Negative Interest Rates in Developed Economies

Negative Interest Rates in Developed Economies

When one first hears about negative interest rates, it’s almost like the term couldn’t be real. Negative interest rates go against everything we consider to be principles in the time value of money concept—namely that due to compounding interest our money will be worth more in the future.

What do Interest Rates Mean?

But to understand negative interest rates, let’s first dive into what interest rates tell us in general. Interest rates represent the return required for the risk in an investment. Every money market investment from the simplest bank deposit to the most complex financial instruments has risks. As investors, we want to be compensated for that risk, and the compensation is usually described in interest rate terms.


The most fundamental rate in the US is the “risk-free” rate, which is the Federal (Fed) Funds Rate. Why is the Fed Fund Rate risk-free? Well, because today we have a high level of confidence that the US financial system will be functioning tomorrow morning. Forecasting where the financial system might be in two days or three months is much less definitive. It’s like we know the sun will come up tomorrow because it did today, but we can’t be certain about the day after until we see what happens tomorrow.

The types of risks that financial investments can have are endless and include such terms as credit risk, default risk, inflation, and liquidity risk. While risk is rooted in financial mathematics, it basically boils down to one thing—can we get our money back? Since we don’t know for sure, we want some level of risk return.

To arrive at the correct risk-return, the market calculates a “risk premium”. The risk premium starts off with the risk-free rate and then adds every risk identified for that investment. To illustrate, if investment A requires a 10% return, and investment B requires a 5% return, we can assume investment A is riskier than investment B. If the risk-free rate is 1%, then the risk premium for A and B is 9% and 4% respectively.


What do Negative Interest Rates Mean?

Effectively negative interest rates mean that not only will we not get compensated for our risk, but we will have to pay a risk premium for making the investment. Think about that for a moment – not only are we not guaranteed to get our money back, but we now also have to pay for the privilege of making the investment.

There are other ways to look at the concept but another example would be to assume that if we make a bank deposit for $1000 today, with a negative interest rate of 10% we’d have to pay the bank $100 to keep our deposit with them.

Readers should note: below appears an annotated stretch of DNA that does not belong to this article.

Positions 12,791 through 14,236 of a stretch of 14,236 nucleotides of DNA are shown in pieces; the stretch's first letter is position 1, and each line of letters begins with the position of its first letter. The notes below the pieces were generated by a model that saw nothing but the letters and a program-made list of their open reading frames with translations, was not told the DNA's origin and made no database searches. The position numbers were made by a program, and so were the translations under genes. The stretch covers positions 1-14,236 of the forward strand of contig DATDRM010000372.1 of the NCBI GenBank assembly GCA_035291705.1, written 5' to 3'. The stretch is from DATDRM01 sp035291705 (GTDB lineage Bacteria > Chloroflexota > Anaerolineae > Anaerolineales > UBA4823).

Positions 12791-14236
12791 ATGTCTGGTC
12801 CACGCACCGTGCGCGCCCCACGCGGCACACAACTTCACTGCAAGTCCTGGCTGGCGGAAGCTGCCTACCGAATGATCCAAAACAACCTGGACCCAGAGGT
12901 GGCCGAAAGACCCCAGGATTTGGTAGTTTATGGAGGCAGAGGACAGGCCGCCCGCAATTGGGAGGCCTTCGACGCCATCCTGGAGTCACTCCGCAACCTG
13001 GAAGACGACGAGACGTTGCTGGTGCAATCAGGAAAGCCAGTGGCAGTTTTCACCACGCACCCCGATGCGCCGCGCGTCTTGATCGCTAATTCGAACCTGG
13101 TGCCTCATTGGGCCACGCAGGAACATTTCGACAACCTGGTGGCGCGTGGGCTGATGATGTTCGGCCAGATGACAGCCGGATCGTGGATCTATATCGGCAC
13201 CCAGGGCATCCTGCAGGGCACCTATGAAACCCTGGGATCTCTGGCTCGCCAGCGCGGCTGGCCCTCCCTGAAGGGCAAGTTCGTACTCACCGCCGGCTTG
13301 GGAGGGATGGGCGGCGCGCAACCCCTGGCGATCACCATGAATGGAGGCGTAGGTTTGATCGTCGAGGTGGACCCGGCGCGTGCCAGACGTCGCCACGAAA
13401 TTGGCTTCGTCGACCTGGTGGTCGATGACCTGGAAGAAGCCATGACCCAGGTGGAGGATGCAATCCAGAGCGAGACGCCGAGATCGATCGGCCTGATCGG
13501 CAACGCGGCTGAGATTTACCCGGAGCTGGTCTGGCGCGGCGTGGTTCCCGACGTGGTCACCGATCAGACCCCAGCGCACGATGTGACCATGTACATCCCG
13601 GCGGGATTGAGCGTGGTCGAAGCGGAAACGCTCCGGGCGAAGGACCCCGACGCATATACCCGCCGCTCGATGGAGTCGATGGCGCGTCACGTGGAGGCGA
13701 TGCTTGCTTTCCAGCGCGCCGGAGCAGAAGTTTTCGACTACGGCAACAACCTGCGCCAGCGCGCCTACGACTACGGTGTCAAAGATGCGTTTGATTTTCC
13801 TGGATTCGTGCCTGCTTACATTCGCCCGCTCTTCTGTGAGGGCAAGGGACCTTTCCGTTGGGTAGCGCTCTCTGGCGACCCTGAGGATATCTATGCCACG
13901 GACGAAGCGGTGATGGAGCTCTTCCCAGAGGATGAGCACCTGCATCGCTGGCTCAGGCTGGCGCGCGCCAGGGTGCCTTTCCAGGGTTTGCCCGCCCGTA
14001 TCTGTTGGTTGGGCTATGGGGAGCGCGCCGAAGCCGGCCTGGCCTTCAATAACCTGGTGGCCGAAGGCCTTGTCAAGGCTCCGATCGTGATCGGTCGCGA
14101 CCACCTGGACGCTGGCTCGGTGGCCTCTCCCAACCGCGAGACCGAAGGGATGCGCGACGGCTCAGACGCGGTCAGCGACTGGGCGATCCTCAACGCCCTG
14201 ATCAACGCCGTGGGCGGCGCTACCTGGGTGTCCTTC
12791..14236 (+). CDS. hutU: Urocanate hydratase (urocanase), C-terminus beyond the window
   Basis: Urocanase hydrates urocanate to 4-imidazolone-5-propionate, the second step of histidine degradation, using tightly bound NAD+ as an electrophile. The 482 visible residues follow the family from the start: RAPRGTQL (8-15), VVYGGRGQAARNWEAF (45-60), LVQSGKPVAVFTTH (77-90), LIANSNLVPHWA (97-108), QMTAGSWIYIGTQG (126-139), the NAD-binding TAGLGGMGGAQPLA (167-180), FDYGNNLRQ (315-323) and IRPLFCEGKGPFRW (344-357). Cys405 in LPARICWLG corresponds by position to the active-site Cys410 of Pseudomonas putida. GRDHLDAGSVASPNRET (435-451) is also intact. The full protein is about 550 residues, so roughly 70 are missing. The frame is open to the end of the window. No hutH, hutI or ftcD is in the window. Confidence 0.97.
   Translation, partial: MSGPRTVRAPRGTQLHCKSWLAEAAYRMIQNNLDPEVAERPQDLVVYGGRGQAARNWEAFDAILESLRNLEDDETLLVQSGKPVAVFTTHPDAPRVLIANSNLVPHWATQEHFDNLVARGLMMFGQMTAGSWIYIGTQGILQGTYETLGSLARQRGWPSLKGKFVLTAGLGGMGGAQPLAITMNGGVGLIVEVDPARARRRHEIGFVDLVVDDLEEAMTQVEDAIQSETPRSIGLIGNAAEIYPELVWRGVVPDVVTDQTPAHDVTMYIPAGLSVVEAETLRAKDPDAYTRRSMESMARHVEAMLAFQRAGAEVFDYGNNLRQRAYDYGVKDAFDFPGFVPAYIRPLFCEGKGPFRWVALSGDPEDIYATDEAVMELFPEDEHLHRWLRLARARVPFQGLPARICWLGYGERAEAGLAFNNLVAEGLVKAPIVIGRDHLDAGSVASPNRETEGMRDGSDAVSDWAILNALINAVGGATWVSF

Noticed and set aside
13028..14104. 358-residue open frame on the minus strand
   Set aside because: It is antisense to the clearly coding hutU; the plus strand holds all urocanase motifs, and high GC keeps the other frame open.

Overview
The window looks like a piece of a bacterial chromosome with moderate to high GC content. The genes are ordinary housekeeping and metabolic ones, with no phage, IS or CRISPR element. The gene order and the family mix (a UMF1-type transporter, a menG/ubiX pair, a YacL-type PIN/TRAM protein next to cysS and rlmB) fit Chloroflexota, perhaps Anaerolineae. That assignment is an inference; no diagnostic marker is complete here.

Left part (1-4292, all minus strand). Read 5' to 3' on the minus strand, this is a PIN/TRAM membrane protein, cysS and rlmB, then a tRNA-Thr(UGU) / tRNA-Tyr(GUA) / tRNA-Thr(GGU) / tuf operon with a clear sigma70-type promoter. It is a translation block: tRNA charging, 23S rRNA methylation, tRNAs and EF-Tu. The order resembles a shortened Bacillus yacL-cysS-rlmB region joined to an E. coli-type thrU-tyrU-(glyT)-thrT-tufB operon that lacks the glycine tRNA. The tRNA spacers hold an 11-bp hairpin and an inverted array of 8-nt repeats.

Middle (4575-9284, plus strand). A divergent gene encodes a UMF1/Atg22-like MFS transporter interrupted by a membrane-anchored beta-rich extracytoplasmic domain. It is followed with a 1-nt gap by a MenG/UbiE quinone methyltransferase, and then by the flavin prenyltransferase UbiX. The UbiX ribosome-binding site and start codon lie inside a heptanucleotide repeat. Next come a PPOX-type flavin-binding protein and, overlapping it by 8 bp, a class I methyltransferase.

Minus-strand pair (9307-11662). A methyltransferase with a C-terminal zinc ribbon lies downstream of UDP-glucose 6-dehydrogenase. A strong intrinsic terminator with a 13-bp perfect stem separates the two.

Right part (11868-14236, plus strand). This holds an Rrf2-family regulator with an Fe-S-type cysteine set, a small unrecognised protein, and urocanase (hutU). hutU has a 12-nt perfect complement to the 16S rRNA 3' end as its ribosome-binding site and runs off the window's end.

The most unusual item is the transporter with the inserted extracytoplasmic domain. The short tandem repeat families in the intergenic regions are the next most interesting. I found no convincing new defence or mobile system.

Are Negative Interest Rates Real?

Yes, they are very real. To most ordinary people, “interest rates” means the borrowing rates paid on things like mortgages, car loans or credit cards. With some exceptions in home mortgages in Scandinavia, those rates are still positive.


The major exception is in government bonds. The yield on government bonds across the developed world has been very low or dropping for years. Today, the central banks of Denmark, Sweden, Switzerland, Japan, and the European Central Bank (ECB) have zero or negative interest rates in one form or another. Why? It’s simple. To stimulate their lagging economies.

The general rule is that when inflation is high, interest rates are high. Consequently, when inflation is low, interest rates are low. High inflation requires a control valve to lower that inflation, and what better way to decrease demand than with high-interest rates on borrowing. When we have deflation, and we want to stimulate the economy, one way is to increase demand by making money cheap with low-interest rates. Increased inflation translates to higher GDP, jobs, and prices.

So Where are the Issues?

The first and most obvious issue is that negative interest rates do nothing to change the fundamentals in an economy. Central banks have never been capable of changing macroeconomic fundamentals. As powerful as the Federal Reserve is in steering, their ability to change the US back to a manufacturing based economy is almost non-existent.

The second issue is that negative rates are costly and could almost certainly become permanent. Keynesian economics of government deficit spending is supposed to be a short-term stimulus to help end a recession or depression, but over the last 40 years has become permanent policy—no political party ever wants to reduce spending and lose jobs. Raising interest rates would mean job losses.


Finally, on a global level, negative interest rates impact foreign exchange rates in ways that could lead to a currency war of competitive devaluations. Globally, we already teeter on a delicate currency competition. A weak US Dollar means more exports, which mean more US jobs—but if every country devalues their currency to increase imports, then everyone loses.

Could Negative Interest Rates Ever Happen in the US?

Depending on who is speaking, negative interest rates are considered a necessary strategic stimulus or act of desperation. Judging by the European and Japanese model, which has experienced some success, implementing negative interest rates are a very real possibility. The Federal Reserve has considered it several times, albeit at an academic level, and they have publicly stated that while it is an approach they would like to avoid, nothing is out of consideration to prevent a recession backslide in the US economy.

Dr. Alfred Sanders is a professor of finance at the Jack Welch Management Institute, and a Partner, Capital Markets Consulting at Genpact.

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